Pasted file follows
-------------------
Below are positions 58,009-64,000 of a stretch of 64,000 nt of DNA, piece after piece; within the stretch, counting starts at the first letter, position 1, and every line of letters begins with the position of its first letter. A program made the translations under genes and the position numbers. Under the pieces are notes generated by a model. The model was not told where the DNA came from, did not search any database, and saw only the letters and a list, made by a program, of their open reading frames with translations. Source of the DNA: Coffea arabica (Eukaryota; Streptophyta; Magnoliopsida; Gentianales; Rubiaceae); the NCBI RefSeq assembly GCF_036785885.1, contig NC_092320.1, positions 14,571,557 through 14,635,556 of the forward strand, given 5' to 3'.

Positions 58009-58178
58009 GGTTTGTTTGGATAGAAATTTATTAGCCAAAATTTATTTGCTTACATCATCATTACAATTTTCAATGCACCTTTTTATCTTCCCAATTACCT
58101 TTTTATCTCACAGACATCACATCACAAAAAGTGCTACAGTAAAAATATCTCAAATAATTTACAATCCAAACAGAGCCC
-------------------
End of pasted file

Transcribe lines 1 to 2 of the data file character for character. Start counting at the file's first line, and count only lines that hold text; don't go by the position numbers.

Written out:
Below are positions 58,009-64,000 of a stretch of 64,000 nt of DNA, piece after piece; within the stretch, counting starts at the first letter, position 1, and every line of letters begins with the position of its first letter. A program made the translations under genes and the position numbers. Under the pieces are notes generated by a model. The model was not told where the DNA came from, did not search any database, and saw only the letters and a list, made by a program, of their open reading frames with translations. Source of the DNA: Coffea arabica (Eukaryota; Streptophyta; Magnoliopsida; Gentianales; Rubiaceae); the NCBI RefSeq assembly GCF_036785885.1, contig NC_092320.1, positions 14,571,557 through 14,635,556 of the forward strand, given 5' to 3'.

Positions 58009-58178